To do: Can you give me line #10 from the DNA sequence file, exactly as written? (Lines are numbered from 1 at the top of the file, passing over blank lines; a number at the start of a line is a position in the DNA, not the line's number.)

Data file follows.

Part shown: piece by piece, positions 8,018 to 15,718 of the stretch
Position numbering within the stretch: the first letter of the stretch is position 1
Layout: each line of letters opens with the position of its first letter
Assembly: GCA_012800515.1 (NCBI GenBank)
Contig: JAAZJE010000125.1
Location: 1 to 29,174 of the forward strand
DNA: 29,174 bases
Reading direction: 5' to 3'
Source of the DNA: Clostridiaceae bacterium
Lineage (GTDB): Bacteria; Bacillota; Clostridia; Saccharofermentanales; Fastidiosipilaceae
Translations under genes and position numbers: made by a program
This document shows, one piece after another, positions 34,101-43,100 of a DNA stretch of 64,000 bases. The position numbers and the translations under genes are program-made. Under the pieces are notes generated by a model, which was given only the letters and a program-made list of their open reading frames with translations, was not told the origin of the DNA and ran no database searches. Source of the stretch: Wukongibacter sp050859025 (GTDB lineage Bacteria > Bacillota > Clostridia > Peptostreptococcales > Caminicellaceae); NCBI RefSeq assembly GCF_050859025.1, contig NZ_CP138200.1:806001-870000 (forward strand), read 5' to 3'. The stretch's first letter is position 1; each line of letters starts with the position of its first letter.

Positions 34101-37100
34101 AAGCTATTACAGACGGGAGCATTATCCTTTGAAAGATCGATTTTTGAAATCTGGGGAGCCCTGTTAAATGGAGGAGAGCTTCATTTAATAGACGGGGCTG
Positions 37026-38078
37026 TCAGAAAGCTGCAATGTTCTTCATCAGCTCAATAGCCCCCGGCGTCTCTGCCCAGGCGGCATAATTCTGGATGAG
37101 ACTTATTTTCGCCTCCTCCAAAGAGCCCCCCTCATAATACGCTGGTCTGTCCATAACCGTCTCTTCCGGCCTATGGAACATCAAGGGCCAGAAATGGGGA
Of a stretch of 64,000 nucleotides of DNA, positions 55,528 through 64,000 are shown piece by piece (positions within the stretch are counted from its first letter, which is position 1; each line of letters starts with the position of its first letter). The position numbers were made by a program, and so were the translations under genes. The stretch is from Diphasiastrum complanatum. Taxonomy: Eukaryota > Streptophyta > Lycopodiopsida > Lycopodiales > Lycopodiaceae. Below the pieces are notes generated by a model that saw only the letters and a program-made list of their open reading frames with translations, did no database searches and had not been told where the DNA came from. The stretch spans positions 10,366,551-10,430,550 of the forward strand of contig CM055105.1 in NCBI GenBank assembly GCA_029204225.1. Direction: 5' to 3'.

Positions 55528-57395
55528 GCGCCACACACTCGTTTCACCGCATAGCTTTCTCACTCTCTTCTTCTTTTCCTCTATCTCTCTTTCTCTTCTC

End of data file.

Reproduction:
Lineage (GTDB): Bacteria; Bacillota; Clostridia; Saccharofermentanales; Fastidiosipilaceae